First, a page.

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SPARK Center

SPARK Center (Supporting Parents and Resilient Kids)

Our Mission


The mission of the SPARK Center is to help Boston's highest-risk children to build brighter tomorrows. SPARK provides therapeutic, medically-specialized programs for children of all ages based on the philosophy that all children are resilient and able to take control of their futures. SPARK makes long-term investments in fragile children—helping them to believe in themselves, make healthy choices, cope with emotional problems, achieve in school and gain success as adults.


View a brief, but touching video about The SPARK Center's unique services.

The SPARK Center is a model childcare program offering comprehensive, integrated, state-of-the-art services for children and families whose lives are affected by medical, emotional and/or behavioral challenges.  The program serves Boston's highest-risk children, ages infant through 5 year olds:  those living with complicated medical conditions (including neuro-developmental challenges, failure to thrive and HIV/AIDS); as well as children who are involved with the Massachusetts Department of Children and Families due to significant family and social concerns (including child abuse and neglect, domestic violence, adult substance abuse).  A new group of fragile children now attend SPARK.  These are 'very low birth weight' babies who were born too early and too small, and need our specialized care and attention.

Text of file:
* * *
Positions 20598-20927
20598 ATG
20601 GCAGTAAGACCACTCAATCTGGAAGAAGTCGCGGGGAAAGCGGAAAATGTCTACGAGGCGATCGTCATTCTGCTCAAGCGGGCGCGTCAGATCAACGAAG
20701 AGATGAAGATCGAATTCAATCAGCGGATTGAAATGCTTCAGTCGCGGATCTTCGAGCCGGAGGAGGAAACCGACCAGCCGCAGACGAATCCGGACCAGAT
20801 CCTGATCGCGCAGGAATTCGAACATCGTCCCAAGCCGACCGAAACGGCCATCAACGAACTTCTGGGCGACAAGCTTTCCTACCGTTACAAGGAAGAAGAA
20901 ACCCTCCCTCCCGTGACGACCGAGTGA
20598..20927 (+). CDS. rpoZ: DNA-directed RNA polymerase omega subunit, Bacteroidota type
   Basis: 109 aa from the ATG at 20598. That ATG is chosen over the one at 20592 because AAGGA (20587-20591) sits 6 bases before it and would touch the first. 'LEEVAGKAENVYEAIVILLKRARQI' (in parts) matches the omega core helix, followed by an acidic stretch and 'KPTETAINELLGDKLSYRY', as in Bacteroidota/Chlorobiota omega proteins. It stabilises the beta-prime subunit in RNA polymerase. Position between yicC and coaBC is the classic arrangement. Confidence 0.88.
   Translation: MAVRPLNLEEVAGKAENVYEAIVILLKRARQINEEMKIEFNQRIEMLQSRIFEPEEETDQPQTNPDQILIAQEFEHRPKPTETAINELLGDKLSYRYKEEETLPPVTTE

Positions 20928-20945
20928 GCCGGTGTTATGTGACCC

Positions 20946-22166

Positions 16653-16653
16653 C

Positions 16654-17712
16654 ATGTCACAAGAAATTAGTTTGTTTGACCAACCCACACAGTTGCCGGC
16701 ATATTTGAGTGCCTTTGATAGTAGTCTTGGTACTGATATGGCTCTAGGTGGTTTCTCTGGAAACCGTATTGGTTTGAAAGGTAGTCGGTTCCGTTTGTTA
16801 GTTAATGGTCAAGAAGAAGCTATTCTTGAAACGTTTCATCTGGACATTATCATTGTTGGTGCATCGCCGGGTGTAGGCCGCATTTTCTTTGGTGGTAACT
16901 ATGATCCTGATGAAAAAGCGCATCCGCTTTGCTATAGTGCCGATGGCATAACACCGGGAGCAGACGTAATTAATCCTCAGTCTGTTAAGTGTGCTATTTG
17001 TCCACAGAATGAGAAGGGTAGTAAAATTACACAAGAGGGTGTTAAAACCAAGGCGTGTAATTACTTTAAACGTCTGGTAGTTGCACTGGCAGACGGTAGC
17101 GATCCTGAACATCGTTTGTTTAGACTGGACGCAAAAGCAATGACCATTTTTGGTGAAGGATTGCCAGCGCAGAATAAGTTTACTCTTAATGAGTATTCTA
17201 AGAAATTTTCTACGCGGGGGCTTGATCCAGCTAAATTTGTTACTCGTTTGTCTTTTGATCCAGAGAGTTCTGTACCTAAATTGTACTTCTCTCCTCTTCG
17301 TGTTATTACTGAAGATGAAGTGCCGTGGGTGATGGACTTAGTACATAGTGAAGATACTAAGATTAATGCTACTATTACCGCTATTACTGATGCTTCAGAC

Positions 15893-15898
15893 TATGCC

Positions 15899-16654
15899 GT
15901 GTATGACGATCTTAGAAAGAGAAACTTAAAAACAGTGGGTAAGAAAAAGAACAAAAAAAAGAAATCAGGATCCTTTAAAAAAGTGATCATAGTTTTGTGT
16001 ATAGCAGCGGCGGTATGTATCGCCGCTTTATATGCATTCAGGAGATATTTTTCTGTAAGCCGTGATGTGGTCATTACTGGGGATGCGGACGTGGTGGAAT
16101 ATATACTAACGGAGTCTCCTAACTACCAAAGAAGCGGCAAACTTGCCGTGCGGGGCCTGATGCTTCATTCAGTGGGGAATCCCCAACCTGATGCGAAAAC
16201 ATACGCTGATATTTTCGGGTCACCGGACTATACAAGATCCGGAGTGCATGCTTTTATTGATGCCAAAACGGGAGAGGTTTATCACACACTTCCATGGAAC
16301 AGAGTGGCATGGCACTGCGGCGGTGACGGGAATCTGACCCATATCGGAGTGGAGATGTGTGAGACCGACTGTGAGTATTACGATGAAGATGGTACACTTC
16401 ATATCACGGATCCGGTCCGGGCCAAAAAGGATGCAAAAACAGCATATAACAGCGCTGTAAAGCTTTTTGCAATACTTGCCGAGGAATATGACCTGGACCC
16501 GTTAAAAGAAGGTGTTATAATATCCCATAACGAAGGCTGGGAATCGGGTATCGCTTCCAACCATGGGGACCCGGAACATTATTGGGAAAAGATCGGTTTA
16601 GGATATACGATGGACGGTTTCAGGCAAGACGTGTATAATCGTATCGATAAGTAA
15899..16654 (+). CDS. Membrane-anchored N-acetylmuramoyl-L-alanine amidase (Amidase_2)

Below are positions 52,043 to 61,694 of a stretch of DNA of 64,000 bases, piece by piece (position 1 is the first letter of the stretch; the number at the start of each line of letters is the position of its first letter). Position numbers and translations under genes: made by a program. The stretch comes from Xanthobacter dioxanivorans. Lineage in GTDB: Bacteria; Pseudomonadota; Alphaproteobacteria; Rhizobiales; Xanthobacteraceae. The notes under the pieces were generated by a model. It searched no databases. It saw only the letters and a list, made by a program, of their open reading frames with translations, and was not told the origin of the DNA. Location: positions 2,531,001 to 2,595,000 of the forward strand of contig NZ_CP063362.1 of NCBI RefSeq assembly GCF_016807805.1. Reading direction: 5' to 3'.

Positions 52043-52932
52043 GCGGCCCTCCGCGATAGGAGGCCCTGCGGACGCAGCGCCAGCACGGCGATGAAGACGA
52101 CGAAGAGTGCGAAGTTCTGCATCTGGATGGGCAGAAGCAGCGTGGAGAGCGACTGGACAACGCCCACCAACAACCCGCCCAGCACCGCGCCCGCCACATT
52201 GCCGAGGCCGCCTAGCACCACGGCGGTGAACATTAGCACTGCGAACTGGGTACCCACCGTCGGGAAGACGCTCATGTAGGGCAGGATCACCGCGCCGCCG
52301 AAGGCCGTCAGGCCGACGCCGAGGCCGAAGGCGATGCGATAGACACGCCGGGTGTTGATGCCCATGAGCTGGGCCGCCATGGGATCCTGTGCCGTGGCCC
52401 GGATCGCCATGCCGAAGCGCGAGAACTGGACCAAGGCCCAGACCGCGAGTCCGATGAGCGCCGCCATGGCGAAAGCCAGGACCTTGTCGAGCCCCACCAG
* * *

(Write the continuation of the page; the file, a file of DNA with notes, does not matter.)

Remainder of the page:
Not surprisingly, most of the children at the SPARK Center live in poverty, with parents and caregivers who struggle daily to maintain the integrity of their families.